Study limitations A weakness in our study is that therapy compliance was assessed without regularly monitoring
25OHD serum levels. Although patients stated their supplementation usage in a questionnaire, which was only seen by the researcher and not by their own gastroenterologist, it is likely that compliance is lower than declared. Therapy compliance of vitamin D supplementation is more or less comparable with #click here randurls[1|1|,|CHEM1|]# bisphosphonate therapy because patients do not directly notice the benefits of therapy. Poor therapy compliance of bisphosphonate is recently described in a meta-analysis by Imaz et al. showing that only 66% of the osteoporosis patients possessed their prescribed medication after 1 year of follow-up . Whether low vitamin D levels despite supplementation are caused by ineffective vitamin D dosages, therapy compliance or other risk factors, the present study shows that vitamin D supplementation is suboptimal in IBD patients. Furthermore,
it is plausible that the correlation between disease activity and the assessed inactive vitamin D metabolites (25OHD) could be distorted by inflammatory reactions influencing the 25OHD level without affecting the function of the active 1,25-dihydroxyvitamin D metabolite. It is known that the circulation of 25OHD in serum depends on proteins, such as the carrier vitamin binding protein (DBP), of which concentrations may alter caused by pro- and anti-inflammatory reactions. Nevertheless, NVP-BSK805 purchase in our view, it is rather unlikely that DBP concentrations will drop beneath the minimal concentration needed for 25OHD binding, due to the fact that 25OHD uses only a small amount of the binding sites of DBP available in the human body . In conclusion, vitamin D deficiency is a common problem as shown in this large sample of adults suffering from IBD. Nevertheless, prevalence rates of vitamin D deficiency in IBD patients might be comparable to the prevalence Acyl CoA dehydrogenase in the general population. The importance of exposure to ultraviolet light for an adequate vitamin D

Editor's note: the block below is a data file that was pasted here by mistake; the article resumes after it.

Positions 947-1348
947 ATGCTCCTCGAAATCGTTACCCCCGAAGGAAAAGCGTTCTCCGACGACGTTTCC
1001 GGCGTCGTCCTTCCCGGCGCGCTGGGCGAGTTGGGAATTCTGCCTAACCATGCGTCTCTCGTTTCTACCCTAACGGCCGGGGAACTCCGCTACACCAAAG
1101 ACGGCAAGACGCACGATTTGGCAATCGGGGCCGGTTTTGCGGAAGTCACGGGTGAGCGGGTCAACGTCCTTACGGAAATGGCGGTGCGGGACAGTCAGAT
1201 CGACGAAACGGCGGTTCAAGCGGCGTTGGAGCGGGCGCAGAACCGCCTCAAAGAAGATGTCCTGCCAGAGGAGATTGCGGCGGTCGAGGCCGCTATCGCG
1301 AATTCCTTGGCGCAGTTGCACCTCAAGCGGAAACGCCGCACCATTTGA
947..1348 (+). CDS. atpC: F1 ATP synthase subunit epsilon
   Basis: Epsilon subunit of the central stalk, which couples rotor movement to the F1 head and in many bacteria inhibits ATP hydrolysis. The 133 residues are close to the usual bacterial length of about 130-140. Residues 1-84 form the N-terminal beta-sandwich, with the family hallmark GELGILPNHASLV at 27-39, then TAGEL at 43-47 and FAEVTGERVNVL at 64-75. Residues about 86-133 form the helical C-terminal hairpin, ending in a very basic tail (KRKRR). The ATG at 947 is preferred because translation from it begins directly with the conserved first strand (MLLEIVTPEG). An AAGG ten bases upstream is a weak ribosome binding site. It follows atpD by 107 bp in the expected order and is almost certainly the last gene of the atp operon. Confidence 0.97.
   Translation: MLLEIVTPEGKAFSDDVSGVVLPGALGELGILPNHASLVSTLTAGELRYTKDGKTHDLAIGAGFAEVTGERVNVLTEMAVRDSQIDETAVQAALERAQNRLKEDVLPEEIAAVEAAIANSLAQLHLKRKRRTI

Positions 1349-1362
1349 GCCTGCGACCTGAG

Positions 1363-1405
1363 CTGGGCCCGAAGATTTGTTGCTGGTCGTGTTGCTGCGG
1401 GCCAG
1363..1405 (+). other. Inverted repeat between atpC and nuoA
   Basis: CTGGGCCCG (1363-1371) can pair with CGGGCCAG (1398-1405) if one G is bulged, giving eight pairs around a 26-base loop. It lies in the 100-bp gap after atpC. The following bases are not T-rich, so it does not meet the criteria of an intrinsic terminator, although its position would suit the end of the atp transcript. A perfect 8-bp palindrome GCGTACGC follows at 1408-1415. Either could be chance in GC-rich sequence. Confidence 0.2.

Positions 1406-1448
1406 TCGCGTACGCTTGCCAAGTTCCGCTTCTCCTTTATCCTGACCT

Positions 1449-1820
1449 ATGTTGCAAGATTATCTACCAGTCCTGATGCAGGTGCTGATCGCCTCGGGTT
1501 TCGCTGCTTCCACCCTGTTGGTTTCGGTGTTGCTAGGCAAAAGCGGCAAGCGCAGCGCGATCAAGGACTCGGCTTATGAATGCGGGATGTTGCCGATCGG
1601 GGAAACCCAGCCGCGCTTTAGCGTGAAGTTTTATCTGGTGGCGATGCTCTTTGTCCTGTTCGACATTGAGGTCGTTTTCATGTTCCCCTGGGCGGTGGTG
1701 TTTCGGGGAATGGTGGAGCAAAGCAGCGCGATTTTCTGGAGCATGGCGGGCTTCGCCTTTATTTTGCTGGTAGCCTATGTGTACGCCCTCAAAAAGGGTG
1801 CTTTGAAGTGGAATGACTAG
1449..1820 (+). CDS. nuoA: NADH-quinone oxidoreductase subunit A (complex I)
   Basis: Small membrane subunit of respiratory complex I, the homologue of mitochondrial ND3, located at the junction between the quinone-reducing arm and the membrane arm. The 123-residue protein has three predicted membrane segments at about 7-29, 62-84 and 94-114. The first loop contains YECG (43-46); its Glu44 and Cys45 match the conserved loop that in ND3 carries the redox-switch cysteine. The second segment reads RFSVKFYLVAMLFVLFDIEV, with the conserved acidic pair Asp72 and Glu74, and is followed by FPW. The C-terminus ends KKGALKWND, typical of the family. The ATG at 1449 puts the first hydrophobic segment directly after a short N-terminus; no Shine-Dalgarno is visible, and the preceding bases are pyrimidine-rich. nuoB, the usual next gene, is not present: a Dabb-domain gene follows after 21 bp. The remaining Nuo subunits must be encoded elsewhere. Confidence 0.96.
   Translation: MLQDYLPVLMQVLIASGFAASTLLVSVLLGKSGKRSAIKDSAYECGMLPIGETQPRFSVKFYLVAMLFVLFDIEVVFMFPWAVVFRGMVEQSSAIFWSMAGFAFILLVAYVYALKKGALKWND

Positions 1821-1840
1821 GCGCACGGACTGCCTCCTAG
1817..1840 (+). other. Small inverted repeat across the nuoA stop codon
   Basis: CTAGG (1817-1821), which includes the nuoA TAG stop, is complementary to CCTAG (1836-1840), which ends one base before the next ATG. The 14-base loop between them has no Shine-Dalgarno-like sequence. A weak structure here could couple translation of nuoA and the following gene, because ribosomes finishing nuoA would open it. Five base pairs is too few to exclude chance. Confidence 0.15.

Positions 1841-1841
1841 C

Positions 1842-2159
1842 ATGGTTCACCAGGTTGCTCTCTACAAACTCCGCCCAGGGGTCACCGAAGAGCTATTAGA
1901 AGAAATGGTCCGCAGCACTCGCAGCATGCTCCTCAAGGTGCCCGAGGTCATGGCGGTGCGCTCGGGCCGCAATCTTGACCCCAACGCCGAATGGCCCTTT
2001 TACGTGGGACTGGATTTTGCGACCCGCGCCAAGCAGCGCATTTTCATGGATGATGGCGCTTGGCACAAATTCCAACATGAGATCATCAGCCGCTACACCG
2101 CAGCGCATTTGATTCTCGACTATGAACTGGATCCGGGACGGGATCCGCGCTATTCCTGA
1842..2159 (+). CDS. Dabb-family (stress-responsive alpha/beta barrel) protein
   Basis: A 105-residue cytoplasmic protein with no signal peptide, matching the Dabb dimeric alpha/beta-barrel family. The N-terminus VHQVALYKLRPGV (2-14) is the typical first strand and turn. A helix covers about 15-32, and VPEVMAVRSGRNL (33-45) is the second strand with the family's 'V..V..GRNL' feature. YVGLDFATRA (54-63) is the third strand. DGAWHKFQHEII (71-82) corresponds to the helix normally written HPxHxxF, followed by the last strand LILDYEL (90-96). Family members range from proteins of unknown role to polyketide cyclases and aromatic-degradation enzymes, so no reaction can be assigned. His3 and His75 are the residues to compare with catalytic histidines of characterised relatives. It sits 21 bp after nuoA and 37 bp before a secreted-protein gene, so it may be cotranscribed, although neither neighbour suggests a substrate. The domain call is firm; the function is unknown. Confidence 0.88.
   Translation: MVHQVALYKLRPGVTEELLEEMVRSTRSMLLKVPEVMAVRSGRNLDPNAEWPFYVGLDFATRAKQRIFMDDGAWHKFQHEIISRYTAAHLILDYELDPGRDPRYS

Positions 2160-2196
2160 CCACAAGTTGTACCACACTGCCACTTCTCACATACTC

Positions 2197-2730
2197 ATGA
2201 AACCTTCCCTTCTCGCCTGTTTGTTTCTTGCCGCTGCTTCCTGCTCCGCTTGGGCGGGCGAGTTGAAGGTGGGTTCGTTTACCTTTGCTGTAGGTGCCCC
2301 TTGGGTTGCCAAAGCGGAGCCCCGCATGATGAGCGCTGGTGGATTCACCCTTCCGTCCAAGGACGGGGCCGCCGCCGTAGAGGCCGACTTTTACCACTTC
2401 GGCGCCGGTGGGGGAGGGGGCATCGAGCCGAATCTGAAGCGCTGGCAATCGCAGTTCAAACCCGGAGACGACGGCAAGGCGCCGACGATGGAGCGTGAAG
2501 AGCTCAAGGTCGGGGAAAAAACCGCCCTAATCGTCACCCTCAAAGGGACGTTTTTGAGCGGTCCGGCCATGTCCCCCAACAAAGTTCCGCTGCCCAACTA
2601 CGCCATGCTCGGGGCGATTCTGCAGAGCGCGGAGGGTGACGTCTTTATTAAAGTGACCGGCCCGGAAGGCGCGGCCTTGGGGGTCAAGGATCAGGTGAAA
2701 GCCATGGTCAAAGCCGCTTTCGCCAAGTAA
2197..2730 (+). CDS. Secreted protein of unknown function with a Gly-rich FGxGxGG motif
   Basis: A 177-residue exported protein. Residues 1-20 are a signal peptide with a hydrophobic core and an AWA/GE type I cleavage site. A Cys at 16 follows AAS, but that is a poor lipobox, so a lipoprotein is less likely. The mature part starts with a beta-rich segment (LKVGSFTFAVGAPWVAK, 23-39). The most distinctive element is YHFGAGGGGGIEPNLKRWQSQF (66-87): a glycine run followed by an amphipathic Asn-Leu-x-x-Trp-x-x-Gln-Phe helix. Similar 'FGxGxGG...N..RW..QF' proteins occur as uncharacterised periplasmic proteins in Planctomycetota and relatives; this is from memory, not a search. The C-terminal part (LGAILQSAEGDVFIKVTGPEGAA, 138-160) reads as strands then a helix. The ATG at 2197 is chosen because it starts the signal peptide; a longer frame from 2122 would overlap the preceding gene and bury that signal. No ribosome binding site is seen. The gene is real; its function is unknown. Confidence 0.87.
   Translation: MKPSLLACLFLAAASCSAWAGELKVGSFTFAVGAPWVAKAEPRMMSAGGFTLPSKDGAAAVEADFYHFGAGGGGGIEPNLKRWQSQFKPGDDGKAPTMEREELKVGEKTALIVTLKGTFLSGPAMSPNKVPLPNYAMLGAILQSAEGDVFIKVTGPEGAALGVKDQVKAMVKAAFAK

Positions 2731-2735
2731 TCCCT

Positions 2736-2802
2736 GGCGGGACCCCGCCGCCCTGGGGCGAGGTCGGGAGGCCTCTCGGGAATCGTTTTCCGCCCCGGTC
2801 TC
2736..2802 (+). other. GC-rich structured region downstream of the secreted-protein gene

status is subscribed by the observed seasonal variation of serum 25OHD levels between summer and winter. At the end of winter, the number of patients with vitamin D deficiency is increased by 50%. Preferred sun exposure, sun holidays and solarium visits during summer and winter were strongly associated with high vitamin D levels. Factors associated with low vitamin D levels are high disease activity of IBD, high body mass index and increased haematological markers (ESR and RDW), indicating that the increased risk of osteoporosis in IBD is more related to the inflammatory process than to vitamin D deficiency. The effects of oral vitamin D supplementation on serum 25OHD are poor. Therefore, optimal vitamin D supplementation dosages in IBD patients should be re-evaluated in future studies. Conflicts of interest None.